“Obviously, when you look at compared to [2019], those credit card fees have grown meaningfully more than hotel-related fees because of COVID and the steady growth in cardholders and credit card spend each and every year as we’ve moved through 2019,” Oberg said. “We are looking at growth of non-[hotel performance] fees in 2023, both from credit cardholders as well as spend.”

Marriott’s pending dive into affordability

Capuano provided a little added context on Marriott’s recent announcement it was working to acquire Mexico-based City Express, an affordable mix of 152 “mid-scale” hotels across the Caribbean and Latin America. The deal would not only make Marriott the largest hotel company in the region, but it would also give the company a lower-priced entry point for travelers looking to book a hotel stay.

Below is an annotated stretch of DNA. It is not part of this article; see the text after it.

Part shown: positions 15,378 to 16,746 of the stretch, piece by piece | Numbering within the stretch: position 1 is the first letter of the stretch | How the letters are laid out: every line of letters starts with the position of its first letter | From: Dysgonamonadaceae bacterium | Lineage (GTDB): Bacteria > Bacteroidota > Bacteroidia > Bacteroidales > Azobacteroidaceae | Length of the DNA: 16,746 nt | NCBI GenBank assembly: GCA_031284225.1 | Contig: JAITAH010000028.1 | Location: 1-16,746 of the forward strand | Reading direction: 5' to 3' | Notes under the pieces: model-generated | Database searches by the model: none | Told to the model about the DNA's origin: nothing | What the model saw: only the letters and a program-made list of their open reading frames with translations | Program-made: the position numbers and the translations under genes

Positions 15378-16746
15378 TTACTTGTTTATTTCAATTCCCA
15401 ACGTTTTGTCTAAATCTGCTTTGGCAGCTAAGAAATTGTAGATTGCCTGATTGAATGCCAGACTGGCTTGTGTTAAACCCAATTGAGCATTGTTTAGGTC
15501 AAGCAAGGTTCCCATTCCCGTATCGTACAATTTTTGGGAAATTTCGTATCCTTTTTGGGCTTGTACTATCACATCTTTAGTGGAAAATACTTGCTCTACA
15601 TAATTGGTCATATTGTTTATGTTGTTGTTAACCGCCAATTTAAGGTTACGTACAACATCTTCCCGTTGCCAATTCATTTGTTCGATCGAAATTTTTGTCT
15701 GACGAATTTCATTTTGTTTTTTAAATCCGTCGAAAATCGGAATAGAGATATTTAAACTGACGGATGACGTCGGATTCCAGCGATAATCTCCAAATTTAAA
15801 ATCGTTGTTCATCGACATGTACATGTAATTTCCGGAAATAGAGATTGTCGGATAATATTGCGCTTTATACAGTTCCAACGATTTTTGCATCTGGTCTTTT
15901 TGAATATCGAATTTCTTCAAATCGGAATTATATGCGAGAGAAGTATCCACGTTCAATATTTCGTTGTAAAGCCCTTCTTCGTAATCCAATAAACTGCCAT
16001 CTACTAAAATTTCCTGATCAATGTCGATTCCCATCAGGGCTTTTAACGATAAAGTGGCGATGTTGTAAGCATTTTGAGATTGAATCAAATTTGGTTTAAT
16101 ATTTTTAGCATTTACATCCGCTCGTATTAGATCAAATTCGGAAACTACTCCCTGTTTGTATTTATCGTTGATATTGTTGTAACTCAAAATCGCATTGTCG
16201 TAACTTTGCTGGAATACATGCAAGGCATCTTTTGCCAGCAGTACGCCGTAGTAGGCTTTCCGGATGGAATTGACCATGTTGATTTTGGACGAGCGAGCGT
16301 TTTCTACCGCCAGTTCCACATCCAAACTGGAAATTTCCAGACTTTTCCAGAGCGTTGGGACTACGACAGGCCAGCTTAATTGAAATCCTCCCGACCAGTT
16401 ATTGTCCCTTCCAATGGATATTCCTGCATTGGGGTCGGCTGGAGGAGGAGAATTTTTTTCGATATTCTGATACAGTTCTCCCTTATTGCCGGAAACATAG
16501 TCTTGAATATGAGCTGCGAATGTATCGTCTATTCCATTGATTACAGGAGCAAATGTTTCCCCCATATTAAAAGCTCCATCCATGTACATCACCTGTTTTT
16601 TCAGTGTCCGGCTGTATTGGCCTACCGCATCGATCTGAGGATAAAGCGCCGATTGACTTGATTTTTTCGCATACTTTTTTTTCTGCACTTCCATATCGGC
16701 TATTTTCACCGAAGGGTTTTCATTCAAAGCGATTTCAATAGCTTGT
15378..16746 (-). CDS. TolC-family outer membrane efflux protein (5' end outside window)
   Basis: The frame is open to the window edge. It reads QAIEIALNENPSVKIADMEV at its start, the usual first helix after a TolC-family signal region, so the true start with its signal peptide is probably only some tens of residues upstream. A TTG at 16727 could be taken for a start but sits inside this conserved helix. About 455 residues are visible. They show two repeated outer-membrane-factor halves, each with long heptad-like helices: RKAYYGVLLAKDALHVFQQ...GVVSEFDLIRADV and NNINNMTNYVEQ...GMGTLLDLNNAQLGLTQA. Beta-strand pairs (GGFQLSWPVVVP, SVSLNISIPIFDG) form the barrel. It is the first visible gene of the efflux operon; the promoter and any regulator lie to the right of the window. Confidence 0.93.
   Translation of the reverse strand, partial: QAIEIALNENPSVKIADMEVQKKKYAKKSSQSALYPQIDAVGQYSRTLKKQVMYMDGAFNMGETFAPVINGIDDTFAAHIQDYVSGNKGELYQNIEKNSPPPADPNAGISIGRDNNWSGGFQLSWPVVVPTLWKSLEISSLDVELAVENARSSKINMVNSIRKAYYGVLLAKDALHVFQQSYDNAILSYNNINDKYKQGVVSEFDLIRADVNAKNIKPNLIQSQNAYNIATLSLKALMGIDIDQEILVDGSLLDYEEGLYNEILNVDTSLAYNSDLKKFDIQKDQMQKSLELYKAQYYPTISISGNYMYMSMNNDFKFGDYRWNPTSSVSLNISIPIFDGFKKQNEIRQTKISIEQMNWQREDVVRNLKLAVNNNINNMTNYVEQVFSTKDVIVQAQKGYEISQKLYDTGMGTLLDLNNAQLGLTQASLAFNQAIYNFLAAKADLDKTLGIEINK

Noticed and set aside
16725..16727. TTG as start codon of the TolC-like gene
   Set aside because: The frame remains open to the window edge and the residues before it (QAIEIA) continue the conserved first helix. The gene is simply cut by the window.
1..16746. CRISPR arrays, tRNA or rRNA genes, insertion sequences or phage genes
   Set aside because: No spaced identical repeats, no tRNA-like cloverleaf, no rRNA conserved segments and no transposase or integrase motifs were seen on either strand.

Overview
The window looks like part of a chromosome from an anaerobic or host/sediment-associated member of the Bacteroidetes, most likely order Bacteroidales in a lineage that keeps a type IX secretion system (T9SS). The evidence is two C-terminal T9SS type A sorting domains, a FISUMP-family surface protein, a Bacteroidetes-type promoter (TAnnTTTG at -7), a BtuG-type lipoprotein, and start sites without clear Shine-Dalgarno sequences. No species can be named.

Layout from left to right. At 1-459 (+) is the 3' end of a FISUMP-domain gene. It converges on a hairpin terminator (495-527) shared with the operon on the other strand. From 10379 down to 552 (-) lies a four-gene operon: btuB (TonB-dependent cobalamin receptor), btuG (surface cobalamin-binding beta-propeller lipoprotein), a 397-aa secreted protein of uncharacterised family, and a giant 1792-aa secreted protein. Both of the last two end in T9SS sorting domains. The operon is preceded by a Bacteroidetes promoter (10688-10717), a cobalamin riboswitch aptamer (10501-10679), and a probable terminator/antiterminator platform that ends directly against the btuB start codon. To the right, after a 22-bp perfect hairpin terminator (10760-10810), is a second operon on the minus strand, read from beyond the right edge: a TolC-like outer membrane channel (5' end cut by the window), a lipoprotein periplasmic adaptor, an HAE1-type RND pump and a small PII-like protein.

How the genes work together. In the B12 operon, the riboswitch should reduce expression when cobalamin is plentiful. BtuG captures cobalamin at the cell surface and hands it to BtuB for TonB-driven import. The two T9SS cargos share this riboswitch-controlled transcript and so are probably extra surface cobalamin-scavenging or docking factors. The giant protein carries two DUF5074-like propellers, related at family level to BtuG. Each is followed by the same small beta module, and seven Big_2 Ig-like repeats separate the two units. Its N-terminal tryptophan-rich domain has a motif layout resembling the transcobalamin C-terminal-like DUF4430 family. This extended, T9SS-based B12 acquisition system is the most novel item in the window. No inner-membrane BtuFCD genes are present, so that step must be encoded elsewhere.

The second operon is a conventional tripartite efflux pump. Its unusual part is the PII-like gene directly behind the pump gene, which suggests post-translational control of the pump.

“We are quite bullish on the moderately priced mid-scale space, which has meaningful growth potential,” Capuano said.

He also confirmed the company is exploring the potential to take the City Express brand to other parts of the world, similar to how it made the more European-focused AC Hotels a global brand after first taking a stake in it in 2011.

“As with many acquisitions that we’ve done over the years, once we close, once we start rolling in [the Caribbean and Latin America], we will, of course, evaluate the applicability of this platform as to whether it makes sense to roll out some or all of the sub-brands under the City Express banner into other markets around the world,” Capuano said.